Low-Fiber Diet During Pregnancy May Harm Baby's Brain
Too little fiber in Mom's diet during pregnancy may slow a baby's mental development, Japanese research suggests.
Animal studies have found that a low-fiber diet during pregnancy slows brain nerve function in offspring. The new study, published July 27 in the journal Frontiers in Nutrition, shows the same effect in humans.
"Most pregnant women in Japan consume far less dietary fiber than what is the recommended intake," said study leader Kunio Miyake, an assistant professor of environmental genetics at the University of Yamanashi.
"Our results provided reinforcing evidence that undernutrition during pregnancy is associated with an increased risk of neurodevelopmental delay in children," Miyake said in a journal news release.
For the study, the researchers compared the development of children whose mothers ate the most fiber to those of mothers who consumed less fiber. The study included 76,000 mother-infant pairs who were part of the Japan Environment and Children's Study.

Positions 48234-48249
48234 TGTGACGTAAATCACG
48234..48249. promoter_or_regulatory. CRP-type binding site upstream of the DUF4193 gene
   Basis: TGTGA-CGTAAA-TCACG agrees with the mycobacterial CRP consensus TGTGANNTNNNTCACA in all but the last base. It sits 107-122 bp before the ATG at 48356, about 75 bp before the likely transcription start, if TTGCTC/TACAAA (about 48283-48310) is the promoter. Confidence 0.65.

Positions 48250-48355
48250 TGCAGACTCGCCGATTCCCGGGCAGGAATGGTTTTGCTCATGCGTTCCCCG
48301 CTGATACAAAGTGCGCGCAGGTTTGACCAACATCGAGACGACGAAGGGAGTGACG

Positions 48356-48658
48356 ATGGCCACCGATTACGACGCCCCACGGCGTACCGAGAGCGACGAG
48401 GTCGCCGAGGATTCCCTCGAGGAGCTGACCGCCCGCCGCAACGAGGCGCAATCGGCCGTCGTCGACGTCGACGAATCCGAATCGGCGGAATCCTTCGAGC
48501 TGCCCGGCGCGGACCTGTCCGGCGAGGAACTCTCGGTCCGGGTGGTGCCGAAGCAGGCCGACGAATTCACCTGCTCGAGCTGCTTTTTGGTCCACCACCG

Compared with children whose mothers ate the most fiber during pregnancy, those whose moms ate the least were more likely to show neurodevelopmental delays. The delays affected communication, problem-solving and personal-social skills.
Researchers also saw delayed development of movement and coordination.
In Japan, the recommended daily dietary fiber intake is 18 grams; in the United States and Canada, it is 28 grams.
"Our results show that nutritional guidance for pregnant mothers is crucial to reduce the risk of future health problems for their children," Miyake said.
Good sources of dietary fiber include nuts and seeds, whole grains, fruits and vegetables.
For more on dietary fiber, see the Mayo Clinic.
SOURCE: Frontiers in Nutrition, news release, July 27, 2023